In Southeastern Michigan there are 14 wastewater treatment plants that did, and plan to again, participate in a real time water monitoring system. This real time water monitoring system would span from Port Huron to Monroe, from where Lake Huron meets the St. Clair River down to Lake Erie. The purpose of the system is to better ensure the water basin that provides drinking water to more than 3 million people remains clean, and if there is contamination, those who run the water plants could shutoff intake to ensure contaminants do not enter the drinking water.
Current events in Southeastern Michigan, such as the collapse of a site into the Detroit River that is potentially contaminated with uranium and the leaking of green hexavalent chromium ooze onto I-696 near stormwater drains, are a reminder of just how easily our waterways can become contaminated. While steps certainly need to be taken to avoid contaminants entering our waterways, a full scale real time water monitoring system is also vital for public health. However, that has not always been a priority.
The real time water monitoring system was first established in 2006 with $3.5 million in funding provided by the federal government; local governments at the county and municipal level also initially chipped in. However, by 2011 the system was no more as funding dried up. The reasons? According to a 2016 MLive article, local communities did not have the funds to allocate toward the operation and maintenance of the system and would not pass the operational charges along to the ratepayers. Additionally, a 2012 Municipal and Sewer Magazine article stated that some of the communities along the Huron to Erie water real time water monitoring system corridor were concerned about the data the system was producing and wanted to invest money in their own systems, not a regional one.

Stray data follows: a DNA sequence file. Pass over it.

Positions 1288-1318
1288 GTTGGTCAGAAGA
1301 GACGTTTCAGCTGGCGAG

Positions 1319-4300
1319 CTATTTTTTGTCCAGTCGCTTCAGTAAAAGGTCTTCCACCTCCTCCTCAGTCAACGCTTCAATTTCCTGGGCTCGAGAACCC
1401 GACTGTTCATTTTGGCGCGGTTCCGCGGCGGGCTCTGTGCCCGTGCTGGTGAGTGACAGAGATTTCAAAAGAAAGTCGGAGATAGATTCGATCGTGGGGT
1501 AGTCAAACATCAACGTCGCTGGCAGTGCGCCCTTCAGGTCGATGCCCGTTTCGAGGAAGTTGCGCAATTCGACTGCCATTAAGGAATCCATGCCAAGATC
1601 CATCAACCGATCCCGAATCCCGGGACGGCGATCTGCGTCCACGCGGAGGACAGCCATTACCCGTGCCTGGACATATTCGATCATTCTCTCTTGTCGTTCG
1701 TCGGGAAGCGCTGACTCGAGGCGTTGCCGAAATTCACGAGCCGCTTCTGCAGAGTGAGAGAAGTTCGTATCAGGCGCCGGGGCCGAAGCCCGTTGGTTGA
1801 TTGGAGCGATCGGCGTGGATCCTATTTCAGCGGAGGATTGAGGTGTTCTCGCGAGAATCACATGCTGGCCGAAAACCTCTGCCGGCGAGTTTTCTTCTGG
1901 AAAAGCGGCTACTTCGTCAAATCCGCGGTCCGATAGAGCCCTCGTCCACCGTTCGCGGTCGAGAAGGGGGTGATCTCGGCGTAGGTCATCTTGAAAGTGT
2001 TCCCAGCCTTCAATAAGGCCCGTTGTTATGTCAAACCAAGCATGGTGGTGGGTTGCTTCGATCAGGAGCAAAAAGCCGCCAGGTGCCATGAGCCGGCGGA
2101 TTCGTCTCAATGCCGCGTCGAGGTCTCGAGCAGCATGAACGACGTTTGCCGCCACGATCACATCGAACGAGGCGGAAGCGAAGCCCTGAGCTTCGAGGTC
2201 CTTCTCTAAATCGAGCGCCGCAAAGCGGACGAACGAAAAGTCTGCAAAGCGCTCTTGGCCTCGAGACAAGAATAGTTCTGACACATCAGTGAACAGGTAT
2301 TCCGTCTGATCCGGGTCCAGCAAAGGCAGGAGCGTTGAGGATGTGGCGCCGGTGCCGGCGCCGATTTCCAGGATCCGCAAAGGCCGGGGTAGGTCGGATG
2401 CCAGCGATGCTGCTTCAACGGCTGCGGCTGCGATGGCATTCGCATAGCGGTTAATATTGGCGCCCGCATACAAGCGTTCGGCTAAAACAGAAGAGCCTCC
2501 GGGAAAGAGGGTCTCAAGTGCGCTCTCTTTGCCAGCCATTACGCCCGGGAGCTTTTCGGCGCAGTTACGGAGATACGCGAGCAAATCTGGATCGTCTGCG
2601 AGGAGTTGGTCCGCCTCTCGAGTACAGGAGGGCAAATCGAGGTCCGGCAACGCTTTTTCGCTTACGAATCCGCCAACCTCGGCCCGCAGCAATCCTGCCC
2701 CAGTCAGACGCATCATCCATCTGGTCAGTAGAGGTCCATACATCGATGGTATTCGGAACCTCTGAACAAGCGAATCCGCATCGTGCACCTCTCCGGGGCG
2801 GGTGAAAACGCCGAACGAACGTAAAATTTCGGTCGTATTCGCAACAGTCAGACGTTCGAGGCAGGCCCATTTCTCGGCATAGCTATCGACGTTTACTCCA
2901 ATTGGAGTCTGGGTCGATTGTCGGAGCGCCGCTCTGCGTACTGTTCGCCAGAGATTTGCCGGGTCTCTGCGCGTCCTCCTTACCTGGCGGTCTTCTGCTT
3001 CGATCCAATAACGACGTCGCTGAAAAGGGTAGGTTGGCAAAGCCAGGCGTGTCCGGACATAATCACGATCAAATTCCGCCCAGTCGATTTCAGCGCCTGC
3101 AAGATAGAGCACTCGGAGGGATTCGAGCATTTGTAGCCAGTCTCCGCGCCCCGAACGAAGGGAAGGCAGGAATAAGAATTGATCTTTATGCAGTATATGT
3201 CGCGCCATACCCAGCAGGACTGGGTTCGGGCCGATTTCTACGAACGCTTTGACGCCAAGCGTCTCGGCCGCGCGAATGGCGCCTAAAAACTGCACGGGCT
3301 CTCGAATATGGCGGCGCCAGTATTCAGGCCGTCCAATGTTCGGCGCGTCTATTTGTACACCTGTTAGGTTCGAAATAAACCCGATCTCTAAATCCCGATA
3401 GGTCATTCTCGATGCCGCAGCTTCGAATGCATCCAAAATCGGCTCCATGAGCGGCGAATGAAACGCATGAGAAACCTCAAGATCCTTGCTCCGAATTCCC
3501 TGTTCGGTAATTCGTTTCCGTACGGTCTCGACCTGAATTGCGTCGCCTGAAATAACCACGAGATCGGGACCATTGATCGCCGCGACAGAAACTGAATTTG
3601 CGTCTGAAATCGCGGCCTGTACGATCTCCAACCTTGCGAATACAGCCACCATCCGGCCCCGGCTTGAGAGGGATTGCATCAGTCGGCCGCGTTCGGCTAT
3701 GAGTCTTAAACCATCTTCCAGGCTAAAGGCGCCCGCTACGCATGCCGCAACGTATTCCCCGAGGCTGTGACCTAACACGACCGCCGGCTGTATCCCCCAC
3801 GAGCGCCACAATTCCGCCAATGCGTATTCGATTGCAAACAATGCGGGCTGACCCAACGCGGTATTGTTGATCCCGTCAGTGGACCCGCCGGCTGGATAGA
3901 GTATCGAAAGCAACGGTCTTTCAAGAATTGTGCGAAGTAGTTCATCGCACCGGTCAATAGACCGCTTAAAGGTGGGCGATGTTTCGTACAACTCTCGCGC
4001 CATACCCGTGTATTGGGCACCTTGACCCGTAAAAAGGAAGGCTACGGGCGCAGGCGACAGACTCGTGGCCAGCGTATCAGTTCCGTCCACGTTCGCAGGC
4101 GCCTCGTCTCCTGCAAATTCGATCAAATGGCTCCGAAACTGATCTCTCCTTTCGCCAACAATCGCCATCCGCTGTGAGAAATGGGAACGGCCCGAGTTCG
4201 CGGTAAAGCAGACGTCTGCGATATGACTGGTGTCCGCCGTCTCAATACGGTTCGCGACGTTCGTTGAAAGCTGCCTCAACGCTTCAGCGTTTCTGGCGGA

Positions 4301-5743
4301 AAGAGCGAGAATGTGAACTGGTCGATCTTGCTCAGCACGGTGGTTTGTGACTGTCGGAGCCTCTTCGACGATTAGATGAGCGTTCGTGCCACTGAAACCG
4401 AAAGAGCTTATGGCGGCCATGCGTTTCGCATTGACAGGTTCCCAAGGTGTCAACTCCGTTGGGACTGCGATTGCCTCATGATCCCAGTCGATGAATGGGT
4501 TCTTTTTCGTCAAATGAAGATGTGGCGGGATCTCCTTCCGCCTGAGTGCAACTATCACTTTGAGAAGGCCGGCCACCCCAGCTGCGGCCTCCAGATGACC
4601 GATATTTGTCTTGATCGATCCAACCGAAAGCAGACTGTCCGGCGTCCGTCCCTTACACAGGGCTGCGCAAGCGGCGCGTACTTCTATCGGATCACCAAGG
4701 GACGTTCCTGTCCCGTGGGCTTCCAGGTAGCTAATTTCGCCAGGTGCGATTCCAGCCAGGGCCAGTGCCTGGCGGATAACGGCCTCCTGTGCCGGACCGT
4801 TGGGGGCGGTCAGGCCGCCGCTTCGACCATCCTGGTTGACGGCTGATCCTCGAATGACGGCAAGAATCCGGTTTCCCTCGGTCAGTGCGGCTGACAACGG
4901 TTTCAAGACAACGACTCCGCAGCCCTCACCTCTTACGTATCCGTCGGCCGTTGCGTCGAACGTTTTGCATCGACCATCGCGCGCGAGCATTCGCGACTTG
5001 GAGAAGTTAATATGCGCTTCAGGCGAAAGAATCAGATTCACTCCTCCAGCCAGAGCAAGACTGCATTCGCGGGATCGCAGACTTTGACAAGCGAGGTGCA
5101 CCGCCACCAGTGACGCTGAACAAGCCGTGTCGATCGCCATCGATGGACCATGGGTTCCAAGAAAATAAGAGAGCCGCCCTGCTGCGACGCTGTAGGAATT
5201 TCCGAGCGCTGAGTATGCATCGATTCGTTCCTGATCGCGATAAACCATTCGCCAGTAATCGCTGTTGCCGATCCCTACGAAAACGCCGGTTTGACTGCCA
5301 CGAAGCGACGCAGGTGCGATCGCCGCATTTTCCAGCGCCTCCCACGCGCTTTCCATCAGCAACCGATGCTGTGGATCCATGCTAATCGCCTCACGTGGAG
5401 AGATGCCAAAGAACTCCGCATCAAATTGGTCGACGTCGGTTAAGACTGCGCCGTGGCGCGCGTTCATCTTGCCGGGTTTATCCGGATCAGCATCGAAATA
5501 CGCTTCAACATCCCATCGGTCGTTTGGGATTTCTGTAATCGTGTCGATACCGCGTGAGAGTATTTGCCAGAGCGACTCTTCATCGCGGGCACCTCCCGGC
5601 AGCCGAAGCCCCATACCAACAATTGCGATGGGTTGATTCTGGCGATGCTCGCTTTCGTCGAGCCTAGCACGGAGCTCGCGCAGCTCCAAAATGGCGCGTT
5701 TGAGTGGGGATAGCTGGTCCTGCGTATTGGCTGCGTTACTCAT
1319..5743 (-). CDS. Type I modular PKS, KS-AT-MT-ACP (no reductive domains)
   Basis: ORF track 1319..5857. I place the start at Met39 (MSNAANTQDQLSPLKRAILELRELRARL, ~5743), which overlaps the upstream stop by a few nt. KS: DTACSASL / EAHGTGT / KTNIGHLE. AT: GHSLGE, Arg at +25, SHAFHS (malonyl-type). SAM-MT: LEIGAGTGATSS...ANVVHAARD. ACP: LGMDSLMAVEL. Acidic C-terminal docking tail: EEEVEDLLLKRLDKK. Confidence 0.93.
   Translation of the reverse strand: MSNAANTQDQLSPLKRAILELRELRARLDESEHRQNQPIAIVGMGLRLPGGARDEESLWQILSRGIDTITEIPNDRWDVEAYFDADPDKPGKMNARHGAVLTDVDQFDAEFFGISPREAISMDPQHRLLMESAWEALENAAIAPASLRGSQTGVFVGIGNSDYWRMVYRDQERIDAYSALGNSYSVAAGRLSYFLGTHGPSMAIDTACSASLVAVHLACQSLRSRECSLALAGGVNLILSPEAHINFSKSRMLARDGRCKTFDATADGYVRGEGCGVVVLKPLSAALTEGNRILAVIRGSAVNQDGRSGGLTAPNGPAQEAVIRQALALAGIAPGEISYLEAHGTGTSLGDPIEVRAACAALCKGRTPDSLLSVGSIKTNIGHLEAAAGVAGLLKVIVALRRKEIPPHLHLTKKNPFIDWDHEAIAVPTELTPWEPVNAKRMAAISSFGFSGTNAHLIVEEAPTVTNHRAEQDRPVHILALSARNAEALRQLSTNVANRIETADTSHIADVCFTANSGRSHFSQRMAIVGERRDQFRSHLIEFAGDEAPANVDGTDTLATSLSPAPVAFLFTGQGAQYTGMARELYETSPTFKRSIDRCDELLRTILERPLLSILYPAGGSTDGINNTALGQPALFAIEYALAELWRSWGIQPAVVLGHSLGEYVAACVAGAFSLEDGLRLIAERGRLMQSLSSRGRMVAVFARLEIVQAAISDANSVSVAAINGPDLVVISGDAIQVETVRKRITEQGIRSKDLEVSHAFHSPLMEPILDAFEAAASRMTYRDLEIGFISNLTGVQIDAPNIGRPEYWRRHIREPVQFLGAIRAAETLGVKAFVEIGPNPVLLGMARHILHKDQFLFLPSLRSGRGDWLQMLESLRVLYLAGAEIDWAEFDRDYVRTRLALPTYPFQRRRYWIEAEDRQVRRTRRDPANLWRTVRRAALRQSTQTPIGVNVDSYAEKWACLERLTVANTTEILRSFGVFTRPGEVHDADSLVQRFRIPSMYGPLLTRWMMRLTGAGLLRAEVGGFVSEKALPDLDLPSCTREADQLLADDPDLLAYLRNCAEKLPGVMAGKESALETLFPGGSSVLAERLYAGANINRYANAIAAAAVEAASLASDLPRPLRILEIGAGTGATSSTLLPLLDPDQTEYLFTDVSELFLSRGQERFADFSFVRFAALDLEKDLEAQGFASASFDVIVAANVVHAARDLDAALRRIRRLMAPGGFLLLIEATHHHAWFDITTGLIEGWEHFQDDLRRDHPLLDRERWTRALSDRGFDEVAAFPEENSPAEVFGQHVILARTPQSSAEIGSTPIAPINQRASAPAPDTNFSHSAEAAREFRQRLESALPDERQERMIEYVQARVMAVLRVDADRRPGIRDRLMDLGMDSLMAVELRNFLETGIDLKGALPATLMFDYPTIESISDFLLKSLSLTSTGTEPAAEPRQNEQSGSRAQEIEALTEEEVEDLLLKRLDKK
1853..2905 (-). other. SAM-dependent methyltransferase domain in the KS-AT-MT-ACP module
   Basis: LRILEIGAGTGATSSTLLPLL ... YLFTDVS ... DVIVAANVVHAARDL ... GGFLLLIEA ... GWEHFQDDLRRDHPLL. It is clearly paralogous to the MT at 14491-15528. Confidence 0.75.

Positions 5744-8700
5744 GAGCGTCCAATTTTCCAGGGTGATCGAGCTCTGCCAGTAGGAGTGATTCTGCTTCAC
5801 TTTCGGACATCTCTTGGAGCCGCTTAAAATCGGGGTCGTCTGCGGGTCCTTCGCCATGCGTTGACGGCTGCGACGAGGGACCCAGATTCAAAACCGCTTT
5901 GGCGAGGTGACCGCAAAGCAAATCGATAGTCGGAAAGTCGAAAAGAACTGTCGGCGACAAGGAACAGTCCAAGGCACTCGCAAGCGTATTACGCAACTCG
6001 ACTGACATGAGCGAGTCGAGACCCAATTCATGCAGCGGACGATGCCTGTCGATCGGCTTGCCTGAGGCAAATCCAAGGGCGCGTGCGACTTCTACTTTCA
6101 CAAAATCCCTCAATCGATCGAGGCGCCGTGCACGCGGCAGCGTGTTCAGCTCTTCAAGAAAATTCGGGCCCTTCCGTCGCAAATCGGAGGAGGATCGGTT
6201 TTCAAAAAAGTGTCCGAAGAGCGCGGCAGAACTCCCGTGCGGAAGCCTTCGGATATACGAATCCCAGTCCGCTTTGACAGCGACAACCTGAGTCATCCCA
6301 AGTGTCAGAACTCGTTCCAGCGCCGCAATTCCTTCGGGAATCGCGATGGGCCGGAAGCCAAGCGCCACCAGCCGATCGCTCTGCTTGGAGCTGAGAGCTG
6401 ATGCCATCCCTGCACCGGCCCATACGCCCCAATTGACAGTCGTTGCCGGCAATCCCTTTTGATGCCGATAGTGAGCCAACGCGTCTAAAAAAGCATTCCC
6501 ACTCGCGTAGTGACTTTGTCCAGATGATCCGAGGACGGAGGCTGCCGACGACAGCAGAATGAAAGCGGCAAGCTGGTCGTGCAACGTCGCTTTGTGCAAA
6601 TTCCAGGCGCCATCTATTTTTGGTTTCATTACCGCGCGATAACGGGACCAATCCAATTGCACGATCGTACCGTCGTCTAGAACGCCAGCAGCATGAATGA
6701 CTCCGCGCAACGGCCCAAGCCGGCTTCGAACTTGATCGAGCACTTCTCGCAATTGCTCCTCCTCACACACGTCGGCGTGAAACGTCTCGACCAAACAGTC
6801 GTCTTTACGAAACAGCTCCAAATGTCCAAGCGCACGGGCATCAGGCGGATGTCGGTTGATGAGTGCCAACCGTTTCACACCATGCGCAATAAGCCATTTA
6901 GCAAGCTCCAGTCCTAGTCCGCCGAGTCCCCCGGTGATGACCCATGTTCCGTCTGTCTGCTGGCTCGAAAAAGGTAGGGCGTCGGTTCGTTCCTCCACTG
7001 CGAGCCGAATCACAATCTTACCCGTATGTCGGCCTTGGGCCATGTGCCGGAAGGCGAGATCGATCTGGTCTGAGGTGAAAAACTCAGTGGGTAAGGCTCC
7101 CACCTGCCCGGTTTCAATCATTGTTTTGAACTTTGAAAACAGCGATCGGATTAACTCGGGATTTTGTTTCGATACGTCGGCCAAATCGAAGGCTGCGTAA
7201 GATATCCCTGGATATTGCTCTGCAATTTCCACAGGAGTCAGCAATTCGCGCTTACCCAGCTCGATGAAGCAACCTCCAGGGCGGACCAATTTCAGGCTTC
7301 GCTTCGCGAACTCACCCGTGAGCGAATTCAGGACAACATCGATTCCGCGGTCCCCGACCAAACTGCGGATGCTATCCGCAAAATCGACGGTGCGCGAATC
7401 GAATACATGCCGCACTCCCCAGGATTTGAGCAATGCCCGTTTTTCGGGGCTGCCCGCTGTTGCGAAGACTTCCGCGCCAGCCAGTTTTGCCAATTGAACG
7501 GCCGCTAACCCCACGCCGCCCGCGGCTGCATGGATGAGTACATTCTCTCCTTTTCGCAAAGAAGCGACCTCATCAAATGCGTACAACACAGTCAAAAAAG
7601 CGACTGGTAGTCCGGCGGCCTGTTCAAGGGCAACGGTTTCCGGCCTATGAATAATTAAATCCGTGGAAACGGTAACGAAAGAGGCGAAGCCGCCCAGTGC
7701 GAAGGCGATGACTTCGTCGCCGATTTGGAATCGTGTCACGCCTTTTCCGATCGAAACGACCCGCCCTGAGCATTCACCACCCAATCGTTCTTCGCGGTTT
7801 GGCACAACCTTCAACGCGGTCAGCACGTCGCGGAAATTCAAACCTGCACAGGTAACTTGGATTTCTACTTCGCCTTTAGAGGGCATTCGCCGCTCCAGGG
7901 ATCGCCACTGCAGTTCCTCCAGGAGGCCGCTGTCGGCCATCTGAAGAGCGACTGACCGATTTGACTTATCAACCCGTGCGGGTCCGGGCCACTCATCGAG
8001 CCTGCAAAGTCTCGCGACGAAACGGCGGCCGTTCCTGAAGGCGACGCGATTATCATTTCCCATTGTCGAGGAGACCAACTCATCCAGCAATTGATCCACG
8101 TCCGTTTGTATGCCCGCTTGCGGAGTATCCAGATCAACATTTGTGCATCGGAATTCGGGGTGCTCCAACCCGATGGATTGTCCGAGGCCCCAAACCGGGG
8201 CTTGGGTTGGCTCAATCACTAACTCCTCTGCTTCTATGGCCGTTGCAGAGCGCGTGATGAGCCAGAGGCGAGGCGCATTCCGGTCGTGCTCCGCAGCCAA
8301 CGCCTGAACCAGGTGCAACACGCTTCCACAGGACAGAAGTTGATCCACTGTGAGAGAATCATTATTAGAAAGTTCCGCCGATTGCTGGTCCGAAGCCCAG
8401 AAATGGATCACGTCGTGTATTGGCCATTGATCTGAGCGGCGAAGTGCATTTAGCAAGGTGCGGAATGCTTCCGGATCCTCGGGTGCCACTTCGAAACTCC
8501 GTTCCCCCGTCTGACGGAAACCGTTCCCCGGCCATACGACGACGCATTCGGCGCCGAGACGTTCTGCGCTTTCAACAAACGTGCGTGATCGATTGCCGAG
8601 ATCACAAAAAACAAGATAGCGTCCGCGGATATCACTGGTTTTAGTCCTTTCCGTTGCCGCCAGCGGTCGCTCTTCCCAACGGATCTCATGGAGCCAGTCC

Since 2011 the region has been left without a real time water monitoring system due to lack of and interest in funding. That is until in 2017 when then Gov. Rick Snyder allocated $375,000 in his budget. The Southeastern Michigan Council of Governments (SEMCOG) has since been charged with procuring and installing the water monitoring system. According a SEMCOG representative, the updated installation of the system is near completion and they hope to have real time data from it pushed to public in the near future. In December they gave no indication that any of the stations were running, just that a stakeholder meeting would be happening in the near future.
While the re-investment in the system gives way to updated infrastructure needed to protect our waterways and public health, as the story of the system’s past shows, regional investment and collaboration will be necessary for its success. As of the beginning December, no funds beyond the 2017 investment by the state had been allocated to the system and staff at the Michigan Department of the Environment, Great Lakes and Energy were unaware of the system and its funding. Funding options may vary in keeping the system operating-whether it be surcharges passed on to ratepayers, additional taxes levied or additional funds found in government budgets. However the funds are found, they need to be allocated to protect the public health of the region and cleanliness of our greatest natural asset.
If the communities along the Huron-to-Erie water basin don’t come together to collaborate at a regional level to keep this system running, history could repeat itself leaving the region without a system to protect our health.
The image below was provided by SEMCOG and shows the locations where the real time water monitoring system sites will operate from, which are water treatment plants throughout the region. These sites were also part of the original system that was established in 2006.